A: For the government, when we implemented the GST, we knew there would be a spike because suddenly businesses would start to realise that if they pay GST, their profit margin would reduce. So what they do is they increase the prices of goods. Previously they were not paying the SST to the government. That is why the government decided to give the low-income earners the BR1M (1Malaysia People’s Aid) of RM1,000.

Take an example of those who earn RM2,000. If you ask them how they spend, they will list buying rice, sugar, oil, and flour, and paying for transport and education. When you look at the list, those items are already tax-exempted. But, of course, there would be items that they have to spend on that come with GST. If they spend 25 per cent of their income on GST goods, the tax works out to about RM50. If you times that with 12 months, it is RM600. But the government is giving them RM1,000. So at the end of the day, the lower-income group will benefit and that is what we want, which is to lift some of their financial burden.

But, of course, those with salary of RM10,000, RM15,000 or RM20,000, they will have no choice but to pay GST if they spend beyond the above items. The system is very effective because it will put all businesses on the same level playing field. In the long term it will be good for the country. For the traders, at the end of the day, they have to compete among themselves without anyone having advantage for not paying taxes.

We need healthy competition. If you are not competitive it’s just a matter of time before customers will not buy from you. This disparity in prices will adjust naturally over time. I’ll give you an example. When Celcom was a single mobile phone operator, it charged 20 sen per SMS (short message service). Now, you see the price has reduced by more than 70 per cent, as there are other players competing to offer the best deal. Today, you only have to pay three sen for sending a SMS. You now have more options to choose from to get the best deal. You have Maxis, Digi, U-Mobile, Yes and other small operators. Yes, I like competition because if you want to be a developed country you cannot run away from engaging or participating in competition.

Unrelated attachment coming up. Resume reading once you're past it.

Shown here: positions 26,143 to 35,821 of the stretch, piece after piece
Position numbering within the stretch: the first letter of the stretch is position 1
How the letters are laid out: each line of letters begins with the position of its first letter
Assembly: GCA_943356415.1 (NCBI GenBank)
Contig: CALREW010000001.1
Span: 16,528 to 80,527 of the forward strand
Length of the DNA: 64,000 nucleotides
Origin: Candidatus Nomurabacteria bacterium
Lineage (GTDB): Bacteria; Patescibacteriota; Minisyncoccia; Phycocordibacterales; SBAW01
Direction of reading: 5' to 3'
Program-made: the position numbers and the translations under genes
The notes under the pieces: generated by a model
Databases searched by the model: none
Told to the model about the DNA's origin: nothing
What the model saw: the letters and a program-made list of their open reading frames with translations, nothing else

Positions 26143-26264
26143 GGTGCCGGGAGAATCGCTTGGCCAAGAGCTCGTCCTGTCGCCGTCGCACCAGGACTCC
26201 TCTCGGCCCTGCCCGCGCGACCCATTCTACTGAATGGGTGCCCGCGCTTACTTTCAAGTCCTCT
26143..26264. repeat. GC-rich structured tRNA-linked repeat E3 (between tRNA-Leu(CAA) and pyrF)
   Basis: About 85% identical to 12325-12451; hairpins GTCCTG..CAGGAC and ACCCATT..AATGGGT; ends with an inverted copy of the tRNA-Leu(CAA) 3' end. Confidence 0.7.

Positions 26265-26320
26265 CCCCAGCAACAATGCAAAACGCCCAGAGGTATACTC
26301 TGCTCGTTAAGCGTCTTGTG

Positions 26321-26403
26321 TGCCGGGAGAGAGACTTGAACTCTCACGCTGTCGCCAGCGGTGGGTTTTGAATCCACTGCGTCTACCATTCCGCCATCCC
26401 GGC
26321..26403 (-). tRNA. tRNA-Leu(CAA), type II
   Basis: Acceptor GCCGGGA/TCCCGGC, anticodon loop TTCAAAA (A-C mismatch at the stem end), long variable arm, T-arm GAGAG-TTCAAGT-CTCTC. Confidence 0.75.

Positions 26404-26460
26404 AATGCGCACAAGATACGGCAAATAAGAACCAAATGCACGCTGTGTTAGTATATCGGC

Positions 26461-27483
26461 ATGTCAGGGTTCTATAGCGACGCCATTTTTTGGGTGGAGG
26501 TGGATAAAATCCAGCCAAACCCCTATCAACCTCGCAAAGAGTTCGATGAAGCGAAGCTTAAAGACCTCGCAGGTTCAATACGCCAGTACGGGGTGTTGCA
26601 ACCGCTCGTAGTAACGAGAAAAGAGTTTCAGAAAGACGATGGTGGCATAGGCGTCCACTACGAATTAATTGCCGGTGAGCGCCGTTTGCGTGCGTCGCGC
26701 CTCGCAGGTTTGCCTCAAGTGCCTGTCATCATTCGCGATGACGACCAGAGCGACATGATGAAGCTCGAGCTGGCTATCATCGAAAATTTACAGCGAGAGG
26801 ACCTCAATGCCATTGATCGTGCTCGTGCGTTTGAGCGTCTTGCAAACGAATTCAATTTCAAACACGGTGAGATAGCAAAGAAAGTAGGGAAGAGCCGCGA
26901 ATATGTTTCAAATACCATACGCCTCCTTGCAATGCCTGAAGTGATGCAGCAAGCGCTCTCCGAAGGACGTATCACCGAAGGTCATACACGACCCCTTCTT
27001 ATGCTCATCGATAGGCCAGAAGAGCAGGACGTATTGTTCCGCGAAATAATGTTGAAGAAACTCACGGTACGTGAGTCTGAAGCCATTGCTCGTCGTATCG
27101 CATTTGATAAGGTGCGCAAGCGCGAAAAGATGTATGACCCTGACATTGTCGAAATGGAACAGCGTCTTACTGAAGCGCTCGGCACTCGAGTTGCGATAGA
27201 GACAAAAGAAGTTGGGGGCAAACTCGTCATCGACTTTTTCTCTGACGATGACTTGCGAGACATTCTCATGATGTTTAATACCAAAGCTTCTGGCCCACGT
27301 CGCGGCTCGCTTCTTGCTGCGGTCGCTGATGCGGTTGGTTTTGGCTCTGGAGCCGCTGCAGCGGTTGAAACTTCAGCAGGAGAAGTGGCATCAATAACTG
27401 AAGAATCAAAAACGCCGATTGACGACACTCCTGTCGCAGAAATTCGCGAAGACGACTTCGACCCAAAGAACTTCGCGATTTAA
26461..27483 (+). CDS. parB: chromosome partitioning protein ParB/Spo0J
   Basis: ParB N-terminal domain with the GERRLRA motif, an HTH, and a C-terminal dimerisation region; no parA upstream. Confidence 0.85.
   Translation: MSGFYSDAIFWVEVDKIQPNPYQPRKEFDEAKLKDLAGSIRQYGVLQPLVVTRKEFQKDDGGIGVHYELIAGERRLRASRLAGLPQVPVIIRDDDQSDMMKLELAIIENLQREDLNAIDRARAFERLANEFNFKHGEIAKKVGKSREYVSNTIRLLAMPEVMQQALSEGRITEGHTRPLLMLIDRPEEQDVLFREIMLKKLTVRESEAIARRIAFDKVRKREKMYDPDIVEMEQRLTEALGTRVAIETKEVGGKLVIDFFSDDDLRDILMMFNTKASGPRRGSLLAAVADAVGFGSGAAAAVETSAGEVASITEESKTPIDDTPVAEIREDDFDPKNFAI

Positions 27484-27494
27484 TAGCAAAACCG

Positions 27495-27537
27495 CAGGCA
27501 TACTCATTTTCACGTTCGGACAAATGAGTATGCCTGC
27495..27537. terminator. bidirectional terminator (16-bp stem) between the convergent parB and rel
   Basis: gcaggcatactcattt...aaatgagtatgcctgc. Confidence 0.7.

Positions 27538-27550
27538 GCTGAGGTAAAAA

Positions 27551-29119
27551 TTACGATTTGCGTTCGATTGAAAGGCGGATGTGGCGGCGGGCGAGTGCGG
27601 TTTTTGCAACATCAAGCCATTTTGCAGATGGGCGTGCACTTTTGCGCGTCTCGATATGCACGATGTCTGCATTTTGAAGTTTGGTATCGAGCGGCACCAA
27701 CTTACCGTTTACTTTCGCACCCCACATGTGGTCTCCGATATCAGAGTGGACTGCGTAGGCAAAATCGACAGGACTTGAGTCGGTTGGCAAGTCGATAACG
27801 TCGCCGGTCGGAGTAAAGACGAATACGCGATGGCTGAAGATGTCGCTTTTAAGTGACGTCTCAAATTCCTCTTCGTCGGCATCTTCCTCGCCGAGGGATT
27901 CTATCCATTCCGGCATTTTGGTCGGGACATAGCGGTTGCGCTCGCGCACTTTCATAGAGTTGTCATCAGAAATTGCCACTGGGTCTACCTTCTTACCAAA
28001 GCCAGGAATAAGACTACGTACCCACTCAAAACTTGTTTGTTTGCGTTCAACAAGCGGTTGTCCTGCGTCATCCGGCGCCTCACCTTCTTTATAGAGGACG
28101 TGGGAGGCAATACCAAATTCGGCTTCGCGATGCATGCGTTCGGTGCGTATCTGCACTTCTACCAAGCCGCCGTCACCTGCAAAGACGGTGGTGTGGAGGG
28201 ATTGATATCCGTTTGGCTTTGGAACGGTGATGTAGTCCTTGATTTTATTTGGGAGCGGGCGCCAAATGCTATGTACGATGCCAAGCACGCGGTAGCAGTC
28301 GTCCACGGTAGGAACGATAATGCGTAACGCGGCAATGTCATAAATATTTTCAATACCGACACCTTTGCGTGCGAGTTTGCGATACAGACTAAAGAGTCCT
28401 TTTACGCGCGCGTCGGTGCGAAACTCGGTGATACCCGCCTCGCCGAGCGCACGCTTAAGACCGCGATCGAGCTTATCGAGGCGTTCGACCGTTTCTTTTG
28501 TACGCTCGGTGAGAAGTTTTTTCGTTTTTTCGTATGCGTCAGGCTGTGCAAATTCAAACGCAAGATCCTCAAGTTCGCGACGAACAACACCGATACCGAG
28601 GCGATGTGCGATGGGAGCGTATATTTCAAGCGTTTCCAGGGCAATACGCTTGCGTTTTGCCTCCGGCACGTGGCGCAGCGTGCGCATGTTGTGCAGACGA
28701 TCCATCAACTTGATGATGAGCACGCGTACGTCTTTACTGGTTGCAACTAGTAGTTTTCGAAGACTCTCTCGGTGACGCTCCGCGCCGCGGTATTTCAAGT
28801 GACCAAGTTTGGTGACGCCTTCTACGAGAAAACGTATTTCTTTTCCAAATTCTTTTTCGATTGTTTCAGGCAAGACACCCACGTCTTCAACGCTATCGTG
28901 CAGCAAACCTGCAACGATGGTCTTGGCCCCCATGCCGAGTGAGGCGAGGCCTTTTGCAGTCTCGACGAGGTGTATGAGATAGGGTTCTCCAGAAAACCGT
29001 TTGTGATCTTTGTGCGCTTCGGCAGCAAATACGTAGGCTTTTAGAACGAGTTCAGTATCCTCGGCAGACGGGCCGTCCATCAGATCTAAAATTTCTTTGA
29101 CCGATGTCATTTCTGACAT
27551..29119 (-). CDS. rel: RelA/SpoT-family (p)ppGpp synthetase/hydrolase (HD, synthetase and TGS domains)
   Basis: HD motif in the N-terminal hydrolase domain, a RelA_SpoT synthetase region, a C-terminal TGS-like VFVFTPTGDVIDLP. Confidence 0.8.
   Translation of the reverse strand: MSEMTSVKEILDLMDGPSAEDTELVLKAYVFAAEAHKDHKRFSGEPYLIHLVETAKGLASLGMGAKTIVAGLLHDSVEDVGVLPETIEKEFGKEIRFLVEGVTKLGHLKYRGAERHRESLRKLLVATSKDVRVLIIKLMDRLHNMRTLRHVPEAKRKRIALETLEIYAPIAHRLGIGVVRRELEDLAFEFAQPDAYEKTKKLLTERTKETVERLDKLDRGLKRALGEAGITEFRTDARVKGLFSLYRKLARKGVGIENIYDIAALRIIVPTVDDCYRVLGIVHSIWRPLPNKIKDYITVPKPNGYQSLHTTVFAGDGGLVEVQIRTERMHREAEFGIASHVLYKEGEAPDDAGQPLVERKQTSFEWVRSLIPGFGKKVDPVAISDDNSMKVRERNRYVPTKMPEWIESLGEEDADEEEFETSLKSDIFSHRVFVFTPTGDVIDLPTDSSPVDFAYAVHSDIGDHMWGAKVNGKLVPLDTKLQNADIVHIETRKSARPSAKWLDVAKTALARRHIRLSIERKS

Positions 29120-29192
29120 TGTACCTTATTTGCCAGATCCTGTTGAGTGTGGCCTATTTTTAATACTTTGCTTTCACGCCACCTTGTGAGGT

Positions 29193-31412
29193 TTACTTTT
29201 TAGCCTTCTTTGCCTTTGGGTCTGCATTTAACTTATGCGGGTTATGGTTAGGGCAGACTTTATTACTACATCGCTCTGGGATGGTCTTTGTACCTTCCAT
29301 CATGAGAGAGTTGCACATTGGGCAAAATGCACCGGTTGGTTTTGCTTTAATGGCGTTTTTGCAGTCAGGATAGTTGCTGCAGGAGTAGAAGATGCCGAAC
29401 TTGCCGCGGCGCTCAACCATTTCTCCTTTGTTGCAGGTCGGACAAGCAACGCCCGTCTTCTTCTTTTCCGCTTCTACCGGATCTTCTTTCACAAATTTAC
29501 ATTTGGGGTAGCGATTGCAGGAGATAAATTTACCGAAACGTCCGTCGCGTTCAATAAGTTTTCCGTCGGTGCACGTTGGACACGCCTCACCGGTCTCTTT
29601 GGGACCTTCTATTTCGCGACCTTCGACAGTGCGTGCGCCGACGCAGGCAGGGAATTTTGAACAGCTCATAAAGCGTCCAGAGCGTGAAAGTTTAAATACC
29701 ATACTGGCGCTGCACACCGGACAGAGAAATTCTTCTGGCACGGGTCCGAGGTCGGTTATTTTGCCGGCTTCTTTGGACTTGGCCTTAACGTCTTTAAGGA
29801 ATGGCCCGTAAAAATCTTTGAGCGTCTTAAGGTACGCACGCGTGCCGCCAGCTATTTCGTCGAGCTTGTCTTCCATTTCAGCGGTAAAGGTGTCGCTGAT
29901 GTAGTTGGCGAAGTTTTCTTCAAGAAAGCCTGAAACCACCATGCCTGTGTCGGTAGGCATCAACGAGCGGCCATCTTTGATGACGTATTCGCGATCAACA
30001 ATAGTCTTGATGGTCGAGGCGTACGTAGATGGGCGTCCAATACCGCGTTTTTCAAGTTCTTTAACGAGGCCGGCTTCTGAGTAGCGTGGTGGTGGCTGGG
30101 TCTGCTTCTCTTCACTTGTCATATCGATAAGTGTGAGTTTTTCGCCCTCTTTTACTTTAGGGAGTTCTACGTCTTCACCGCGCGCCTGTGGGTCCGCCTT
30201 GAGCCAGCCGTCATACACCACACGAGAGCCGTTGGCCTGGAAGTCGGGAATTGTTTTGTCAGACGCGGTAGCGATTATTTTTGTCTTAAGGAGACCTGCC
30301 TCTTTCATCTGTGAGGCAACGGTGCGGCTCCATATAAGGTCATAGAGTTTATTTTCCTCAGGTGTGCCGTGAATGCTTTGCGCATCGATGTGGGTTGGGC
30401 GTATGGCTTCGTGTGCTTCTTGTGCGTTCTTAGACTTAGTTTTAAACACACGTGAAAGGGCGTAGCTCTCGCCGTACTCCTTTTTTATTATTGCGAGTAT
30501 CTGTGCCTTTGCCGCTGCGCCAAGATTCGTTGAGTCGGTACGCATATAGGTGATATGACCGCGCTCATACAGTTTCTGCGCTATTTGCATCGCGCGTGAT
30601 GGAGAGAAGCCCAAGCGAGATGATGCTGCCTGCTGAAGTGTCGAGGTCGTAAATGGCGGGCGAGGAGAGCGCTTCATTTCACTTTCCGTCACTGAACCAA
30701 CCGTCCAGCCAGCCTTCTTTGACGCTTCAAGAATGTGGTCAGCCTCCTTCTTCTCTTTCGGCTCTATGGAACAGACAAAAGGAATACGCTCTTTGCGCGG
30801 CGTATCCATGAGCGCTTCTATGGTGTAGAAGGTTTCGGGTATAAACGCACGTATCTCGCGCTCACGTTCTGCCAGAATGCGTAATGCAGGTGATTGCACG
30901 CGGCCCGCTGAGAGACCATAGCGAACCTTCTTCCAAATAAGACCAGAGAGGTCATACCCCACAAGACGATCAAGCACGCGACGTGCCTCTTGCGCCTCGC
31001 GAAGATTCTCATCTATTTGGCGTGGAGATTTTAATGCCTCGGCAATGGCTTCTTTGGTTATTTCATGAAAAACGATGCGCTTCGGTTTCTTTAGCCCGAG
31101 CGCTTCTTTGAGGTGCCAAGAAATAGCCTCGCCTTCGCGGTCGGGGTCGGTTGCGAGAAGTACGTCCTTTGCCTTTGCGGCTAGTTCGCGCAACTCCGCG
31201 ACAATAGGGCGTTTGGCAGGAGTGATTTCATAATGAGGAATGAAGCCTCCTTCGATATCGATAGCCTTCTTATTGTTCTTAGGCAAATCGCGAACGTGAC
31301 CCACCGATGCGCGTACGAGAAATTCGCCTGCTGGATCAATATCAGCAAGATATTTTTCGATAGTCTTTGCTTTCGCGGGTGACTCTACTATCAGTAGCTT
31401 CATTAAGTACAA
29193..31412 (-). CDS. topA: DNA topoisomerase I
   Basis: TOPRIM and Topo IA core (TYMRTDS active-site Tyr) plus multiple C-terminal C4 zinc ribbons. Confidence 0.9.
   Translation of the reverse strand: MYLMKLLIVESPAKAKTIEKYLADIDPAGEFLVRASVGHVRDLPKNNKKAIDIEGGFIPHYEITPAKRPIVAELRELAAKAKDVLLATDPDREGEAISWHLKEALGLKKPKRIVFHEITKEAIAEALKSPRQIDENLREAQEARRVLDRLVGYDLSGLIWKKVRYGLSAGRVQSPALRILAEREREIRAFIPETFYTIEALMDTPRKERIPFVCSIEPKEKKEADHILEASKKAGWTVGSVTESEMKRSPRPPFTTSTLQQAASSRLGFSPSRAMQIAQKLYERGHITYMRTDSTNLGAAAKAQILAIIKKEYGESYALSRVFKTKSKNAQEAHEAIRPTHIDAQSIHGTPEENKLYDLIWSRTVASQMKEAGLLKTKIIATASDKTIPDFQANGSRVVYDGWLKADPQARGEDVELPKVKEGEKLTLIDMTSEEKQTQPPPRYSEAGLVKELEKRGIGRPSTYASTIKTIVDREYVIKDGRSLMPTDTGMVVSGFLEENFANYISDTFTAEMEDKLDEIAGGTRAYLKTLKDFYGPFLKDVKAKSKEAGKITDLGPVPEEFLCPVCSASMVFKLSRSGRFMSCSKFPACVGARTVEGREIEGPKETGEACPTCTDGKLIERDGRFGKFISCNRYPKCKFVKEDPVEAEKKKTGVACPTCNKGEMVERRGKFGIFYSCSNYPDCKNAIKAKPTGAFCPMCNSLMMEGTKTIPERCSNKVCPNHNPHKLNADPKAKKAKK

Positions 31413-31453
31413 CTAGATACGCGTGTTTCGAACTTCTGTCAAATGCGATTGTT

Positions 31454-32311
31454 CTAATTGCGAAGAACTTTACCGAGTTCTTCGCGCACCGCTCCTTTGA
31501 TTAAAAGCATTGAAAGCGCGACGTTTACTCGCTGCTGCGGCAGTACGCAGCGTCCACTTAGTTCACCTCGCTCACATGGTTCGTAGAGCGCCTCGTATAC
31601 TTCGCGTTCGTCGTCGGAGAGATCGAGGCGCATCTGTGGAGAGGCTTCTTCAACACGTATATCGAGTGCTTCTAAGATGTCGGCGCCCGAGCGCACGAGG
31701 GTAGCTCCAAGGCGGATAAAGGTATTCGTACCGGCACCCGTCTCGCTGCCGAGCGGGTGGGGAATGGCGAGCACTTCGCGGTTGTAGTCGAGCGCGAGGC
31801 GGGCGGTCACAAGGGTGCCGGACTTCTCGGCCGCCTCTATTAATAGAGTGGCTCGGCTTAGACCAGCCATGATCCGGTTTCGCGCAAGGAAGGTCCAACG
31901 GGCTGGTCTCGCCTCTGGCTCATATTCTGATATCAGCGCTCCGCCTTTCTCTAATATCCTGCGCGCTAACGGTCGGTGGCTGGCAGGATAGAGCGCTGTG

Q: What is the estimate of our “black economy”?

A: Our “black economy”, some people tell me, is about 30 per cent of the GDP (gross domestic product). Some say it’s about 20 or 10 per cent. But I don’t like to say something without providing the evidence. As we go through this, you will be able to see it as it will slowly translate into our GDP, tax collection and competitiveness in the industries. It is important for us to reduce the black economy. If you have a company that operates in Malaysia under the “black economy”, that means it doesn’t pay GST and corporate tax. It only operates and sells goods without declaring its records. When genuine investors come and invest in the same industry, they invest in a factory, build their capacity and pay the GST and corporate tax, but they cannot fight the market because there is no level playing field.